With each broadcast, Erik ‘DoA’ Lonnquist is helping define what an e-sports caster should be
On a Saturday in late August, Erik Lonnquist was backstage in Korea University’s Tiger Dome in an improvised green room made out of office cubicle partitions. Lonnquist, an English-language commentator for the Korean e-sports channel OnGameNet, was getting his makeup done, preparing to do the play-by-play for the Champions Korea Summer 2015 League of Legends Finals. Out front, the arena’s stage appeared ready for a pop concert; enormous video screens loomed over two aquarium-like game pods; a catwalk extended out toward the audience; the stadium’s floor was filled with rows of gray plastic chairs that were split down the middle like they’d be at a wedding, one side for each team’s fans – SK Telecom T1 on the left, KT Rolster on the right.
League of Legends (LoL) is one of the world’s most popular PC games, a five-on-five team fight to destroy the opposing team’s base, like a souped-up version of Capture the Flag. In a couple hours the arena would erupt in the sounds of screaming fans and digital blows, but for the moment things were relatively quiet. Lonnquist, who goes by the handle “DoA,” and the event’s color commentators, Christopher “MonteCristo” Mykles and Chris “PapaSmithy” Smith, used the lull to review game stats, work their iPads and perhaps think about how to do jobs they were half-inventing.
Lonnquist grew up in Wisconsin and Minnesota, the oldest of eight kids, and from his earliest days he was captivated by video games. “Ever since I went over to my friend’s place and played Mario Bros. it was like a switch was flipped,” he said. It was a fascination his family nurtured. Lonnquist’s dad began teaching him basic gaming programming in kindergarten; with his mom he engaged in Tetris battles that, Lonnquist admits, she had the better of.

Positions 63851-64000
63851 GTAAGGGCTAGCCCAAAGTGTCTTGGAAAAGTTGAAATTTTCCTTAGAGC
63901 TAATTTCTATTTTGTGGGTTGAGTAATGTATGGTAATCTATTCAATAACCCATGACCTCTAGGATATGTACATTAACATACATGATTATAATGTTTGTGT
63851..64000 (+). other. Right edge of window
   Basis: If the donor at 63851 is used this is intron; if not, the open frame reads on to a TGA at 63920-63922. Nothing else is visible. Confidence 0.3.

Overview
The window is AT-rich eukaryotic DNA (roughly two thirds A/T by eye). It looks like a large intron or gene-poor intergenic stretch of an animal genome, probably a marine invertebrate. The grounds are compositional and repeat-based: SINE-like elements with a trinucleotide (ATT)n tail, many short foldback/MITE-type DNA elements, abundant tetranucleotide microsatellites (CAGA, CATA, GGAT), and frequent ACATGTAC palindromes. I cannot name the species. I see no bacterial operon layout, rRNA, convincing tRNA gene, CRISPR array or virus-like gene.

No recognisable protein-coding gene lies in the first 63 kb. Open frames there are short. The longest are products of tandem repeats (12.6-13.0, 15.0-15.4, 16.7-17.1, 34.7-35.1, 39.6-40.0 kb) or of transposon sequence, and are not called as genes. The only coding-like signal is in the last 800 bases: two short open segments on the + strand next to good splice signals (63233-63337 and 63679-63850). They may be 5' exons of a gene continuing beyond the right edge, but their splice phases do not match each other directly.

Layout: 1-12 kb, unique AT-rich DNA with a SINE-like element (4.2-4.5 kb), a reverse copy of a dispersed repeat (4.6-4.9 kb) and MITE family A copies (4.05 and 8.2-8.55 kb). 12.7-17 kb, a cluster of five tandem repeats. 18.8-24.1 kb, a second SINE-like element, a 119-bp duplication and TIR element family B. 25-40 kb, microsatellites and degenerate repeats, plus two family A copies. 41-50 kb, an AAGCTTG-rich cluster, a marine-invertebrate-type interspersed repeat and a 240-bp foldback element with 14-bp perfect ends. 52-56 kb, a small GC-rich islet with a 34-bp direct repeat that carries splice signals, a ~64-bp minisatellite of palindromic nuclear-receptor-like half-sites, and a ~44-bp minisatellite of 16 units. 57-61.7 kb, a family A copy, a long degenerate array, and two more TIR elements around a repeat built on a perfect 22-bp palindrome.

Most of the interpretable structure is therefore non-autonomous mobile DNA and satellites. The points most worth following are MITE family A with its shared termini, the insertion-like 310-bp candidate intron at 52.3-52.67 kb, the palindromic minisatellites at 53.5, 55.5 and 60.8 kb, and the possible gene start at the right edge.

E-sports commentators are known as “casters,” a shortening of “Shoutcaster,” the name given to users of Shoutcast, the software used for broadcasting between media players. After college, Lonnquist began using similar software to call Starcraft matches in his free time. “I started off by just buying a microphone and recording my own commentary over replays of pro matches and then putting that on YouTube,” he said. “It was basically like, well, I’ll do it and then if people like it I’ll keep doing it; if not, whatever.” He soon began getting requests to call live matches. At the same time, he was staying up until 4 AM watching Korean Starcraft tournaments with friends. One night there was an advertisement seeking English-language casters in Korea, and one of Lonnquist’s friends prodded him into applying. At the time, Lonnquist had been bouncing between jobs, whether it was selling insurance door-to-door, working at a pawn shop or doing tech support at Verizon. A few months after sending in his demo, he received an e-mail with a job offer in Seoul. “Be a huge failure and then eventually get popular on the internet,” he joked. “That’s the American dream, right?”
“Be a huge failure and then eventually get popular on the internet,” he joked. “That’s the American dream, right?”
Lonnquist moved to Seoul in 2011. He was just the third English-language caster in Korea, which at that time was the only country in the world where casting jobs even existed, he says. Unlike traditional sports, e-sports commentating is a young man’s game. Only 32, Lonnquist claims to be the world’s oldest LoL caster. With roughly a dozen English-language casters now in Korea and many more globally, Lonnquist – a (relatively) elder figure working in e-sports’ Mecca – is in the curious position of being an authority in a job that’s so new even he is still trying to figure out how it should be done.